The winners of Apple’s Best of 2019
On July 10, 2008, Apple launched the App Store for iPhone owners to download apps from third-party developers. The date has gone down as a landmark moment in the history of personal computing. Suddenly users could download an app with a tap and apps being cheap, one could play around before deciding to keep or delete. The App Store made its debut with 500 third-party apps and since then there has been no looking back. The first apps were simple and obvious but now, that is in 2019, what you can do was unexpected in 2008. Now we are seeing photography apps that rival camera models.
To ensure consumers are the ultimate winners, Apple keeps a close eye on what goes up on the App Store (yes, there have been a few slip-ups but it’s way fewer than what we have experienced on the Google Play Store), so that experience is always paramount.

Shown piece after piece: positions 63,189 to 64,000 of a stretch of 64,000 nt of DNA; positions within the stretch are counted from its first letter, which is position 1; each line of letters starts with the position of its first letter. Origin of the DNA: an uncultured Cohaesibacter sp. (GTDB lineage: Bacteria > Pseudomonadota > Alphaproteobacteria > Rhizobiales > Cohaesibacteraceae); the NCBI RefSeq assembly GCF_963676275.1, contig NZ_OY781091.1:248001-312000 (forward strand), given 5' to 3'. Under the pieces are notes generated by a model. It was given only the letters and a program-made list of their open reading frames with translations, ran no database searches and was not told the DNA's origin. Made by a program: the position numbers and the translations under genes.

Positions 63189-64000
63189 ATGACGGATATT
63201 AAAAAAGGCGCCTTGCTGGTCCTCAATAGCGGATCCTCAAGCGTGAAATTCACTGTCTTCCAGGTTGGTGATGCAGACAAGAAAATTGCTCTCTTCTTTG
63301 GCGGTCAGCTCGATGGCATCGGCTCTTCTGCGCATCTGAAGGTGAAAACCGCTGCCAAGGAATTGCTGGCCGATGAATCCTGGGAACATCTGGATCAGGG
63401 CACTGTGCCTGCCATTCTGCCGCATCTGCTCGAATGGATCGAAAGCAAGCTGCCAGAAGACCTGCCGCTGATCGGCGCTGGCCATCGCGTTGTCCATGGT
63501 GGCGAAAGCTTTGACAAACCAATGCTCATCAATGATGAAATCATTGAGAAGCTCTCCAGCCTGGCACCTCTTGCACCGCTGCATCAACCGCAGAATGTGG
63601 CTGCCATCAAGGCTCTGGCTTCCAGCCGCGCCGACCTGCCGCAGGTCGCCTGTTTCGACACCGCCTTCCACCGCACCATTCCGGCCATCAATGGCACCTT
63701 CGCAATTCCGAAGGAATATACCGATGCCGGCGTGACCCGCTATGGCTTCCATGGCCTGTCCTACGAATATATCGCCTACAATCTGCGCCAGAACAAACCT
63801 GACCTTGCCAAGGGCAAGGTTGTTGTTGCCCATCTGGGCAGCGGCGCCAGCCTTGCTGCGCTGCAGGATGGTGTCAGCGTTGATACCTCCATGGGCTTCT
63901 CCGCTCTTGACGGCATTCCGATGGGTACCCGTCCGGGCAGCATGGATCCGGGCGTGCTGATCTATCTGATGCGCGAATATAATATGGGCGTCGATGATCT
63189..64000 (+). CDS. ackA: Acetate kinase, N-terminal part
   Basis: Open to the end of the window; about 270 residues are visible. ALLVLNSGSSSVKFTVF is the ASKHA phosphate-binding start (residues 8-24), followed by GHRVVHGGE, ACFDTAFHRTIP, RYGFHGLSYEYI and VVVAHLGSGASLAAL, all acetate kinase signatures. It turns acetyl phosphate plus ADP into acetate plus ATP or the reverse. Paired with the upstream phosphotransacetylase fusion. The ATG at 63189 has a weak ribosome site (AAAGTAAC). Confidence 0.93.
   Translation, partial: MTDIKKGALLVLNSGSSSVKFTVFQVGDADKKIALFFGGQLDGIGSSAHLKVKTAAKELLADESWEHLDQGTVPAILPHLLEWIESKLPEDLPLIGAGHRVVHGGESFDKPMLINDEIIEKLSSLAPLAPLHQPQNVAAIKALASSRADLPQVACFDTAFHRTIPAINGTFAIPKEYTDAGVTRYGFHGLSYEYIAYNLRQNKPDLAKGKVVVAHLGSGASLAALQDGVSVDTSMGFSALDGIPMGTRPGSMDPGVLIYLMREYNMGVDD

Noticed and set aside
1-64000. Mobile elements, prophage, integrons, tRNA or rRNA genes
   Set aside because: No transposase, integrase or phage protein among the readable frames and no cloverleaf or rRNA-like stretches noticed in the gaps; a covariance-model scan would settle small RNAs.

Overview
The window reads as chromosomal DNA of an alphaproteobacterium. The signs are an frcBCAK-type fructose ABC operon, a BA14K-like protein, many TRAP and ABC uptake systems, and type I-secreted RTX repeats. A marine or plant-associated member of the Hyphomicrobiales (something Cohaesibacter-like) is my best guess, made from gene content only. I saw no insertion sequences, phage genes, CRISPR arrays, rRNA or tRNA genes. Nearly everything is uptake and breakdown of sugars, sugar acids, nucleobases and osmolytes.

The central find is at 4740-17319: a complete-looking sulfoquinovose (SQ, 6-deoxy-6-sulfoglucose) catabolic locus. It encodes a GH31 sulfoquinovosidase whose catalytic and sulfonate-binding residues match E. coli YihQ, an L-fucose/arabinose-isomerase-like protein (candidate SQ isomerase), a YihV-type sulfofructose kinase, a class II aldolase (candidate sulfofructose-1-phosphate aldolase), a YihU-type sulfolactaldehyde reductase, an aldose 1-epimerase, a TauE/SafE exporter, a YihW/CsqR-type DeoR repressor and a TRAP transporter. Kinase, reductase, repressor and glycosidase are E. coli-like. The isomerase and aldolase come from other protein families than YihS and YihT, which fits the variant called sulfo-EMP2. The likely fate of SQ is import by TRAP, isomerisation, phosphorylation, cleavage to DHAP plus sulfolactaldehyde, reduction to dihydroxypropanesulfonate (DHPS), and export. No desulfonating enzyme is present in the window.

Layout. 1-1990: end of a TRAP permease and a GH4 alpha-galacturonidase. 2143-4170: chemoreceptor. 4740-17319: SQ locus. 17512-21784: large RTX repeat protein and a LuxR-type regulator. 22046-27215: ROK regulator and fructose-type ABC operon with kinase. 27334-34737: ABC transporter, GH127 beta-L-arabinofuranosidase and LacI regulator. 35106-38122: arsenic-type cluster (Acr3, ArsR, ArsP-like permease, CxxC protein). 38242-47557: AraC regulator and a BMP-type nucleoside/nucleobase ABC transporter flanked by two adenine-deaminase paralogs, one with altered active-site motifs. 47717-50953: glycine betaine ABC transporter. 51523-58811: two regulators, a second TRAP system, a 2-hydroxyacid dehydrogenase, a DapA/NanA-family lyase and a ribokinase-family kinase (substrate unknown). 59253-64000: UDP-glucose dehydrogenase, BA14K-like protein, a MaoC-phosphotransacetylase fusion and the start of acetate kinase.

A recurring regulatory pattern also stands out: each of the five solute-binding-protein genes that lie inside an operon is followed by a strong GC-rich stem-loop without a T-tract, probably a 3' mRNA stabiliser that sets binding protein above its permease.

Experience is the keyword here and Apple celebrates it through its best-of list of apps every year. t2oS got a chance to meet some of the winners on the 2019 list in New York City and each of them has a story to tell.
There was a time when Quark Xpress was the buzzword in publishing houses but then came Adobe with InDesign, which changed the game. The publishing industry is in need of another change, a young upstart to spruce things up. Enter Affinity Publisher.
Serif Labs is a small British company and under its Affinity banner, it has already released a Photoshop competitor — Affinity Photo — and an Illustrator competitor — Affinity Designer. The new member in the family is InDesign rival Affinity Publisher. Unlike Adobe’s subscription plans, the apps under the banner are available under pay-once pricing.